• I think we have been conditioned by the dog food companies to think feeding an animal that has been a scavenger around human habitations for thousands of years is rocket science. It isn't. Until fairly recently, dogs got on just fine with kitchen scraps or whatever they could glean from garbage can raids, and I am sure the Basenjis in Africa manage quite nicely without bags of kibble. Make no mistake, feeding prepared foods is for our convenience, not the health of our animals. (we didn't used to have so many interesting abnormalities in our pets, and while some may be due to bad breeding, others for sure are environmental…...exposure to our modern lifestyle.....chemicals, et al.....but also to our modern food manufacturing, which is far away from nature). All of my dogs so far have lived past their stated life expectancies, and have been fed various diets as my thinking on the subject evolved, and as pet food companies offered more choices (yes, I bow to the convenience factor as well). Dogs I knew personally when I was young managed just fine on scraps, and several of them lived into their late teens. So much for the fiction that the dog food companies know more about the subject than we do. But hey, we manage to feed ourselves and our children......of course, it is debatable how well that is working out, but again, in the "good old days" before the rise of fast food, we didn't have an epidemic of obesity and all the good things that come with it. 😉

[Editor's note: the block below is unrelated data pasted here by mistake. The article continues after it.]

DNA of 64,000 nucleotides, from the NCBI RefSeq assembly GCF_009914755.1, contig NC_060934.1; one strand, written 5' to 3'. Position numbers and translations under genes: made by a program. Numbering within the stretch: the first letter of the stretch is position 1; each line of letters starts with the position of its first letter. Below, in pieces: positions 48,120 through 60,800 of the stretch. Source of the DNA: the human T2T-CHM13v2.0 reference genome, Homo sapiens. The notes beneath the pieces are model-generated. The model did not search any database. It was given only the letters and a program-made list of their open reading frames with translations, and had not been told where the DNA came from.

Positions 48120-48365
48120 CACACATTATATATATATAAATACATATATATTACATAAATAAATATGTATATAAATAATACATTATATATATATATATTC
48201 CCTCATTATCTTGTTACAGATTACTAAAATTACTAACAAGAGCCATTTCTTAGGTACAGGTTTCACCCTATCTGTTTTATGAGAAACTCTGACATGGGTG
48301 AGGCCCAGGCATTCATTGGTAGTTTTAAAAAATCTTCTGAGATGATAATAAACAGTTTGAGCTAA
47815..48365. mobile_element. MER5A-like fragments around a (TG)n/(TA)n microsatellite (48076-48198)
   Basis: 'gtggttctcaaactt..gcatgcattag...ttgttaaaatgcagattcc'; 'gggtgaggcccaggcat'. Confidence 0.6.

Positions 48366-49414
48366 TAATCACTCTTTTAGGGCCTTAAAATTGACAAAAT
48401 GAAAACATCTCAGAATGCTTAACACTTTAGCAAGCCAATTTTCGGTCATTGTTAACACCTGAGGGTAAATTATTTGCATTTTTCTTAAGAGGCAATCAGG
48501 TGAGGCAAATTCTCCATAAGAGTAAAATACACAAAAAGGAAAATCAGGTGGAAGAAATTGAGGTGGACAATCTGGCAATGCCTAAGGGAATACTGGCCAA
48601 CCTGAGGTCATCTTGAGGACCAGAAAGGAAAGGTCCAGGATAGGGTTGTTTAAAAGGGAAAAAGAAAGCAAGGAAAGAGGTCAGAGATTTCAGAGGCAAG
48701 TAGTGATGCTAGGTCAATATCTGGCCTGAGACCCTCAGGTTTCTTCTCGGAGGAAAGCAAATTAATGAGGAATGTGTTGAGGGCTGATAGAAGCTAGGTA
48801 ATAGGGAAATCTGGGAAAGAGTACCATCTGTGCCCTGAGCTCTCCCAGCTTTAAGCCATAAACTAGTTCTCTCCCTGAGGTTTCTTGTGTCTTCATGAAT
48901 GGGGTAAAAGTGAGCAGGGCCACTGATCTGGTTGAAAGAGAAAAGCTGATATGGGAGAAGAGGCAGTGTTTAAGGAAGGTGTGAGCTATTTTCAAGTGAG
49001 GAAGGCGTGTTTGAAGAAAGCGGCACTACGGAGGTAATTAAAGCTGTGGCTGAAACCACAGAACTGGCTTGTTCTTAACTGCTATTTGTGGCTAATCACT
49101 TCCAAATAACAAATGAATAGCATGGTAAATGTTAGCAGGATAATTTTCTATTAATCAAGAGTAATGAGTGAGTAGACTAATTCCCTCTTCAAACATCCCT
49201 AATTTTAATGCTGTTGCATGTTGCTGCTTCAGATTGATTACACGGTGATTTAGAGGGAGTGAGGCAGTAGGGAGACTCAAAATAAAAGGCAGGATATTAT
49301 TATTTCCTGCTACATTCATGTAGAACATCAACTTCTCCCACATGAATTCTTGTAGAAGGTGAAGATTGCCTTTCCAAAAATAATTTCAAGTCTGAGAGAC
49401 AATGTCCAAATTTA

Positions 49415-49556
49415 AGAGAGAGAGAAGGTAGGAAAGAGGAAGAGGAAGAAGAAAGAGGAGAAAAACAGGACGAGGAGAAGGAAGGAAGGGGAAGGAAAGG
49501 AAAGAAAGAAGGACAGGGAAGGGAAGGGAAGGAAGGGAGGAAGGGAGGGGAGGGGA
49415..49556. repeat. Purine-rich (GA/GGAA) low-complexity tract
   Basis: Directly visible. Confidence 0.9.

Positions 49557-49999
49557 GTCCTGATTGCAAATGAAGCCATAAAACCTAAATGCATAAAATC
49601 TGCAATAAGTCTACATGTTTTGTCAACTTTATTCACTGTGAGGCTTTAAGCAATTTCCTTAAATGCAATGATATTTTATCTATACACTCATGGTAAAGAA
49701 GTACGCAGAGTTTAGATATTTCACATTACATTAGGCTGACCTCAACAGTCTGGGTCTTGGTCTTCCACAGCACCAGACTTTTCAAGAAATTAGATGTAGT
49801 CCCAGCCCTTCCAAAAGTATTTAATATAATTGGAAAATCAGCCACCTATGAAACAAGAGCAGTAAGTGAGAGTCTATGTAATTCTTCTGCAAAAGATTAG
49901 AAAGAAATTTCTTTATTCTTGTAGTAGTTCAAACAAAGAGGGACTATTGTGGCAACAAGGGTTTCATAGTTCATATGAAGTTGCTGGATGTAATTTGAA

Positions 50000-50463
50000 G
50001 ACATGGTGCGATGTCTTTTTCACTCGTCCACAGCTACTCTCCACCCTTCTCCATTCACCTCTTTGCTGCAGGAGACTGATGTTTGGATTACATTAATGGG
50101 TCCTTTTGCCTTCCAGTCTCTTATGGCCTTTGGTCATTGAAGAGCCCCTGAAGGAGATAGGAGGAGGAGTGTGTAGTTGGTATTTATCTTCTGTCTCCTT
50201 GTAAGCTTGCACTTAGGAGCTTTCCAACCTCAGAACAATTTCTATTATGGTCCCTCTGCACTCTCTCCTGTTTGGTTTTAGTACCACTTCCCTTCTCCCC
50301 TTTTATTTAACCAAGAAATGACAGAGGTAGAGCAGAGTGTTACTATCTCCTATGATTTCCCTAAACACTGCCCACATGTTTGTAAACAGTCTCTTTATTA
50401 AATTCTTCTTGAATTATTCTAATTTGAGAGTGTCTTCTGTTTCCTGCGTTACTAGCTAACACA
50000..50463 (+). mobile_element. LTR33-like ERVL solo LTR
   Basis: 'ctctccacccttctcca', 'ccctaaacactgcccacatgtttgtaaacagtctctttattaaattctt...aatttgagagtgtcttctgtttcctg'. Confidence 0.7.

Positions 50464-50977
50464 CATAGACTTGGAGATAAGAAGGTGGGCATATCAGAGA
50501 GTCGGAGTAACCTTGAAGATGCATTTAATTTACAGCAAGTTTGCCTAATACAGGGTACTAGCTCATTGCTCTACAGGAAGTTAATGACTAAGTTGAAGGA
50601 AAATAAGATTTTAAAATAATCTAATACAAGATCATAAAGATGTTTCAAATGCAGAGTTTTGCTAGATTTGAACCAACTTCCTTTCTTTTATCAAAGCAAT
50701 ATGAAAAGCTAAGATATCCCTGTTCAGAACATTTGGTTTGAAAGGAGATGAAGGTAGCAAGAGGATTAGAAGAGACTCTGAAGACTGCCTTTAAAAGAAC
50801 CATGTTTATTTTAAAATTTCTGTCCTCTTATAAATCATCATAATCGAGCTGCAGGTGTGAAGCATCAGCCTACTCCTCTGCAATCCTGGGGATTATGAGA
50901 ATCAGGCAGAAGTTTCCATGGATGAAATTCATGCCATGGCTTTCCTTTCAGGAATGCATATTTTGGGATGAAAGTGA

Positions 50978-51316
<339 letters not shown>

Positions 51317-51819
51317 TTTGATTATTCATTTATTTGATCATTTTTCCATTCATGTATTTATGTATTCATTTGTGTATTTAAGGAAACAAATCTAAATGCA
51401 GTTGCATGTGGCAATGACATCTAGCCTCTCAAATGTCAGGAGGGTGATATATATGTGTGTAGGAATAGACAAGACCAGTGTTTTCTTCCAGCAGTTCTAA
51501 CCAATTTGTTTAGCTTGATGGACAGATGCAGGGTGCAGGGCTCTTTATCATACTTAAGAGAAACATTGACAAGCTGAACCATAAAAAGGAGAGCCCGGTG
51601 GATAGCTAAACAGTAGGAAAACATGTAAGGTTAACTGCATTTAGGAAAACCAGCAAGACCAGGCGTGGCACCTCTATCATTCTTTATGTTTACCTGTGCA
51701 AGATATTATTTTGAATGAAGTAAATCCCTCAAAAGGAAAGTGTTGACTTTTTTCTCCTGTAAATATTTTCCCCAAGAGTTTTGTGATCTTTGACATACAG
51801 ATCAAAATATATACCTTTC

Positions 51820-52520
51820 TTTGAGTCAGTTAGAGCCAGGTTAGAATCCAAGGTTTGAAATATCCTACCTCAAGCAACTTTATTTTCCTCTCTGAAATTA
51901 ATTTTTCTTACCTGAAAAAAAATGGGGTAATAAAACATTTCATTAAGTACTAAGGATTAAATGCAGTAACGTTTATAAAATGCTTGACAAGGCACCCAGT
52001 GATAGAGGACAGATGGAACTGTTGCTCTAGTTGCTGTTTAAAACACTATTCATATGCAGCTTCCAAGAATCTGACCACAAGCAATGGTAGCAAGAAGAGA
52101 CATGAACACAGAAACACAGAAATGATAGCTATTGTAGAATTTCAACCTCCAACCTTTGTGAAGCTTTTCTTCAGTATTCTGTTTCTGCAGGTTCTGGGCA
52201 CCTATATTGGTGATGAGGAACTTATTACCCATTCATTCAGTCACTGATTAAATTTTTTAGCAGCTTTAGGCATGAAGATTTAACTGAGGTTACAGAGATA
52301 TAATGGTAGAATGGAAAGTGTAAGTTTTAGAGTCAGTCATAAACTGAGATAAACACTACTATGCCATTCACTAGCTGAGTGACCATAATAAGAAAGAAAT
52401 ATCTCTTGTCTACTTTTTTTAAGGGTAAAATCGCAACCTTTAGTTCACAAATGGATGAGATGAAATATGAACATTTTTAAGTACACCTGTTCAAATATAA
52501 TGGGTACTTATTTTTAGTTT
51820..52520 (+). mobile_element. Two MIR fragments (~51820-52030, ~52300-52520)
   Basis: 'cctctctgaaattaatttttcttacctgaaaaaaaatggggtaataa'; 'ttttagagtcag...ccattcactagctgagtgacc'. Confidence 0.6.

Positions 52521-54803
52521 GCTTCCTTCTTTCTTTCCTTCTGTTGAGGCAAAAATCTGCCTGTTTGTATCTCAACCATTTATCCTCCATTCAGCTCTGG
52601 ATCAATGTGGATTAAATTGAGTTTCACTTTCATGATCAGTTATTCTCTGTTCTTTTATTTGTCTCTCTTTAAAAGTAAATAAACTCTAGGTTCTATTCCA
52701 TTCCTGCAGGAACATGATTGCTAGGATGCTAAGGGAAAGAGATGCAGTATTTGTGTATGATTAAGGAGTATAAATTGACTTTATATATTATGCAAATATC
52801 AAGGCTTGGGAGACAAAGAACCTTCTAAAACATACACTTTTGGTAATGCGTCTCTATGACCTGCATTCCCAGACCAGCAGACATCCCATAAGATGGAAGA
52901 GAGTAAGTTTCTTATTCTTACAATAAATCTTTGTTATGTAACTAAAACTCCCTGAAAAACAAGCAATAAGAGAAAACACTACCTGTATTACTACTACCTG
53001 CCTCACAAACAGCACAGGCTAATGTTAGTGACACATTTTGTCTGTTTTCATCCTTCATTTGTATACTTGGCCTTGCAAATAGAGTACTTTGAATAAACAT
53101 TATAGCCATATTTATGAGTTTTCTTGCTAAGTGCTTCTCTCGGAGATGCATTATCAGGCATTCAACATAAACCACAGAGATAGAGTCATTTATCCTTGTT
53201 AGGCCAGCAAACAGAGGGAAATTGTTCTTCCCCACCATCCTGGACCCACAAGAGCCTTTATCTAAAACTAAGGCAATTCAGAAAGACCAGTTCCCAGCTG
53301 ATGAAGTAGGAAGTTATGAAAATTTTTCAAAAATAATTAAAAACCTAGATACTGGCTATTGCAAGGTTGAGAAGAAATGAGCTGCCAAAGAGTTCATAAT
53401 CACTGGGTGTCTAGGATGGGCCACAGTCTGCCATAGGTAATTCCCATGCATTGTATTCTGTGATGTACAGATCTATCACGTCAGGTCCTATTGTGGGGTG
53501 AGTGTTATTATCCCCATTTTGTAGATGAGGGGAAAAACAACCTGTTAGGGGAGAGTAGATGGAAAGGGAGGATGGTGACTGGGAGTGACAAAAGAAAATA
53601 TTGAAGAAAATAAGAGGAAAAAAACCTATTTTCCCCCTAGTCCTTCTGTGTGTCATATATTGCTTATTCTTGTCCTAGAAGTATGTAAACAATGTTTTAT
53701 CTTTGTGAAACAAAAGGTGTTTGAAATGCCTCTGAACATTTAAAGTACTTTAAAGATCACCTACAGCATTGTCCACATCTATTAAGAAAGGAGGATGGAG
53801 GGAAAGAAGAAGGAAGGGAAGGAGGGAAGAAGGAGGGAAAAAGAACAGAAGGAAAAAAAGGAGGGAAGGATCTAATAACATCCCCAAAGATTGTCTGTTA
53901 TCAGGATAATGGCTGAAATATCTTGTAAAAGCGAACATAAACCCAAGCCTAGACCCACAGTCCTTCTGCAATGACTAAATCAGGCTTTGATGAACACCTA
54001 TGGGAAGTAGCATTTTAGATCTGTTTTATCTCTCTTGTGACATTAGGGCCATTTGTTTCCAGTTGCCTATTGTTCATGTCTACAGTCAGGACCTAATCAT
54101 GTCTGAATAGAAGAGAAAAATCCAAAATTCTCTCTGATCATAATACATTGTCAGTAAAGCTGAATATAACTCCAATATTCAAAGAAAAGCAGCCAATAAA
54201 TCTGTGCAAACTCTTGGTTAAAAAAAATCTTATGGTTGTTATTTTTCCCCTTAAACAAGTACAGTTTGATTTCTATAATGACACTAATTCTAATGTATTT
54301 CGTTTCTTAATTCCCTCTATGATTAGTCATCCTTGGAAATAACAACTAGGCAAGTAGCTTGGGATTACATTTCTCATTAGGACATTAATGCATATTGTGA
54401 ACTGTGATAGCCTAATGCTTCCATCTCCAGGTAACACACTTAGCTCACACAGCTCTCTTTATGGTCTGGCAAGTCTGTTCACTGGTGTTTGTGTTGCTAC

• Thanks for the suggestions, normally I wouldnt switch it because he will eat it, weights fine and his stools are finally hard but there are just too many bad and controversial ingredients to overlook. Kipawa, thanks for the suggestion, currently I don't add to his food ( only on occasion) but I will start adding a spoon of pumpkin or some green beans once I switch his food. I think with the taste of the wild, he wasn't crazy about the salmon and the bison made me feel like it was too much protein for him to digest proper stools. I'm going to get Fromms surf and turf and mix with the chicken version. He loves chIcken flavors and I now like the idea of "grain reduced" over grain free as I also feel some grain in his diet does him well. I was going to try Orijen but again, the high protein content makes me wonder if o should bother with the price..